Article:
Escapism. It Helps.
This was originally posted on the blog, Televised Lady Bits.
Hi. My name is Shannon and I own a blog that analyzes and critiques the media I consume from a multi-marginalized lens. You may not know that based on my unintentionally long absence from posting here and to THAT, I say: okay, fair.
During my time away I have been co-hosting a podcast called Nerds of Prey, a show that simultaneously celebrates and critiques aspects of nerd culture from the perspectives of four Black women. Now, that might be news to some – and we’re still a bit new so, again, fair – but I’m hoping that’ll change as we continue share our voices with anyone who will listen.
I say all that to remind those who may not know me well that I have never been one to shy away from thinking critically about the media I love (or, in a few cases this television season, used to love…but that’s for another post). It’s a crucial element of consumerism and fandom. Our support pilots these endeavors, so we as an audience need to be vocal not just when we’re thoroughly enjoying something, but also when media falls short.
It’s also important to remember that we are people. And as a person – a Black woman, to be more specific – I am fucking hurting. Deeply.
I’m angry. I’m in consistent and sustained mourning. My mental health is nowhere near its best. I’m constantly fearful that police overreach will strip me of my husband, my mother, my father, my brother or anyone that I hold dear. I worry that my friends won’t be able to have a drink or just exist in an LGBTQIA space in peace without constantly looking over their shoulder. I worry that, despite our cries and demands for change, the world I live in simply doesn’t want me here. I’d love to say that all that ends when I rest at night, but I’m writing this on a solid three hours of sleep, which is becoming increasingly more common. I can’t sleep. I’m enraged and I’m tired and my eating patterns fluctuate by the hour and I have openly sobbed, in private and in public, more in the past month than I have my entire life. To the Publix employee who recently had to witness that: I ain’t sorry.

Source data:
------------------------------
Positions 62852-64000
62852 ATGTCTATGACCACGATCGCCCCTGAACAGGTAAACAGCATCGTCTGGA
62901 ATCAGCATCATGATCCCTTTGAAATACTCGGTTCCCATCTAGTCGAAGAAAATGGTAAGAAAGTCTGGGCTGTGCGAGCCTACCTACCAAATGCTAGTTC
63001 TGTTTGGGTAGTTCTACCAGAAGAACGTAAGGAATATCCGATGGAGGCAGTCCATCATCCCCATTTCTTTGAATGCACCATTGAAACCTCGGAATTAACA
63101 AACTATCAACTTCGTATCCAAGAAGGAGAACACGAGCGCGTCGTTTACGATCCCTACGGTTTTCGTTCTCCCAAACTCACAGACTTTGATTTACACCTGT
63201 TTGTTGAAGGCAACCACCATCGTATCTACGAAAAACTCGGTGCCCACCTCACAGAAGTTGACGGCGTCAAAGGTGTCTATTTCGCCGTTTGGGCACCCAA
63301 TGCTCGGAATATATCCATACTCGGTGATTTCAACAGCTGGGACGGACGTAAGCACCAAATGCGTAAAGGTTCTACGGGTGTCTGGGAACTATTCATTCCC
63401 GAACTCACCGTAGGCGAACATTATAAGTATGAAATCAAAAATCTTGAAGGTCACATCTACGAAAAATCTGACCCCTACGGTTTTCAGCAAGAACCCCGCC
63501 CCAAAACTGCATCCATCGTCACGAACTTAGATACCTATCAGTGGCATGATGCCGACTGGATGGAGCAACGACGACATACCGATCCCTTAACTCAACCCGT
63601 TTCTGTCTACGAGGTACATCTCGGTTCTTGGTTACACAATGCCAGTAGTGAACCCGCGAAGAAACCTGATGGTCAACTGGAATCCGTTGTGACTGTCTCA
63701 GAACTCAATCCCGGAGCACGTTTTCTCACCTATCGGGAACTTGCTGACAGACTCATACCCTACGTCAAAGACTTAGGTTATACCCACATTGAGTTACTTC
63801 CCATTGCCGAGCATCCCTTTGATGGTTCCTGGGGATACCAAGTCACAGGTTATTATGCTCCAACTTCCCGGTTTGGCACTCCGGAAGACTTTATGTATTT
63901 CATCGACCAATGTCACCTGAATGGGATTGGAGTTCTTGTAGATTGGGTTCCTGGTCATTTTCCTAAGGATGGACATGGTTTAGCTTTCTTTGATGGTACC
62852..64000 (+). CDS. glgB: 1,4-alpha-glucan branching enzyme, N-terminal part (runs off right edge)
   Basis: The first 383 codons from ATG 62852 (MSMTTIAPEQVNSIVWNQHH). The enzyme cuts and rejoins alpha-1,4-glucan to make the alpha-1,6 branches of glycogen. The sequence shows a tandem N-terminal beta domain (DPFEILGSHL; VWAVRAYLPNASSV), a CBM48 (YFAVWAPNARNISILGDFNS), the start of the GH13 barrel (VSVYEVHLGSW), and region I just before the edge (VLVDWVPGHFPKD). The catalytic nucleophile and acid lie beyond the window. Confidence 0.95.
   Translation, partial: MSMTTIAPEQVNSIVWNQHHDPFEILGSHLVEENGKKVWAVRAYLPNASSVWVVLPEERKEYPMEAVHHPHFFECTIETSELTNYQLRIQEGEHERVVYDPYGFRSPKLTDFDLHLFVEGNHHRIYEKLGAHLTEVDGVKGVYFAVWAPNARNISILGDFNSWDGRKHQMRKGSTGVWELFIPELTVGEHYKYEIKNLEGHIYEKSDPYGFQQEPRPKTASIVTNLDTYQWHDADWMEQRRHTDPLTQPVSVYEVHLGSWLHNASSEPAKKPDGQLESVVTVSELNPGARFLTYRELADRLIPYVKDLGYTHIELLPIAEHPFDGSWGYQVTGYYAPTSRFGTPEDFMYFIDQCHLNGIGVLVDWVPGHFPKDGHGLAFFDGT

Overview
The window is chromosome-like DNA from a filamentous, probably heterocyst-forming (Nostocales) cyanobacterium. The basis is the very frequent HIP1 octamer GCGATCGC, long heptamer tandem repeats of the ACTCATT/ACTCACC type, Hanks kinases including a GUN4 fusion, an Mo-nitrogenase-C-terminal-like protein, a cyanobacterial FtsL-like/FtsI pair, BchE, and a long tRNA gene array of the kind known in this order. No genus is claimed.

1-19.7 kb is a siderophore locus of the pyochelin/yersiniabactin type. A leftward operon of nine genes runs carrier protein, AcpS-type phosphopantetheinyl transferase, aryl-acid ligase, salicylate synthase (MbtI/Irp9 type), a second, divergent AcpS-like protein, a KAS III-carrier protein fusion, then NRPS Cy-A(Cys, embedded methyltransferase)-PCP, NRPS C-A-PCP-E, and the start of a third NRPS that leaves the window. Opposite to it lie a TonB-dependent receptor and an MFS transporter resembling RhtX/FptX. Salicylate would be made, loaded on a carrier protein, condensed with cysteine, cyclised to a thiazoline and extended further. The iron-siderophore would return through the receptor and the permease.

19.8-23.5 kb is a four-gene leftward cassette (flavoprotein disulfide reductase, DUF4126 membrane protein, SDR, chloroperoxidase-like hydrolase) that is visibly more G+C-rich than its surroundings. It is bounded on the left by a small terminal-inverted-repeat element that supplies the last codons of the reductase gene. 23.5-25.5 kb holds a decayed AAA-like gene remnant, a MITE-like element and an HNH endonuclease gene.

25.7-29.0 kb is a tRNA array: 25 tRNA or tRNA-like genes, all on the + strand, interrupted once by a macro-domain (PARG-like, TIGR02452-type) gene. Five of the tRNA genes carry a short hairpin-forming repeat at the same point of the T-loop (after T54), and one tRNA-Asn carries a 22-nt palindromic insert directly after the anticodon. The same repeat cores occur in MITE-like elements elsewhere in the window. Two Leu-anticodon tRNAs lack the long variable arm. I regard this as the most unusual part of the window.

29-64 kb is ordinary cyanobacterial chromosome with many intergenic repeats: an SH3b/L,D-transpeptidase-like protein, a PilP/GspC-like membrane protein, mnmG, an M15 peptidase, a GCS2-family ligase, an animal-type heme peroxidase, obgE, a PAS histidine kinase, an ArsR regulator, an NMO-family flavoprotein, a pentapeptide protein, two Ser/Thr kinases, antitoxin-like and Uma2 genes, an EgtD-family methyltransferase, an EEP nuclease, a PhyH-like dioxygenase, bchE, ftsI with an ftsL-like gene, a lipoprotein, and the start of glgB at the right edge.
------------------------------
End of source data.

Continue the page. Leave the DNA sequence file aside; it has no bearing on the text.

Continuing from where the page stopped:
In moments like these I am so, so grateful for any acts of escapism. I’m thankful for the art I love, even that which is problematic (except for you, Orange is the New Black. Oh no, my rage against you has only been bolstered). I’m even comforted by the shows I’ve broken up with this year. When my family is sleeping and the night is still, I’m glad that I can find some escape in a glowing television screen and pretty images. Is there a tiny voice in the back of my mind that still reminds me that what I’m watching could do better by me and the characters I care about? Absolutely. Thankfully, she’s never silent.
Still, it’s a blessing to be able to shut my brain off and just watch, to suspend belief and reality long enough to just be entertained, if only for a little while.
And believe me, I’m not saying you can’t do both. A lot of us tend to forget that we as humans can process multiple happenings at once, which allows us to speak on and be angry/concerned about a few things simultaneously. It’s not strange to be upset about Alton Sterling and Philando Castile while expressing concerns over the absence of Black female writers at Marvel Comics. Honestly, I wonder if the people who say “how can you talk about this thing over here when other, MORE IMPORTANT things are occurring” possess the ability to blink and chew gum at the same time.
But when you feel depleted and have nothing more to say aside from “everything is trash,” it’s okay to just…opt out for a bit. So that’s what I’m doing. And I support anyone else who needs to do the same. Self care is a very unique and personal thing and this falls in line with mine. I’ll definitely return to the days of calling creators to the carpet for shitty, systemic behavior. Soon.
For right now, though, please pass me the wine and sit with me for a while. I’ll get back to work right after this next episode.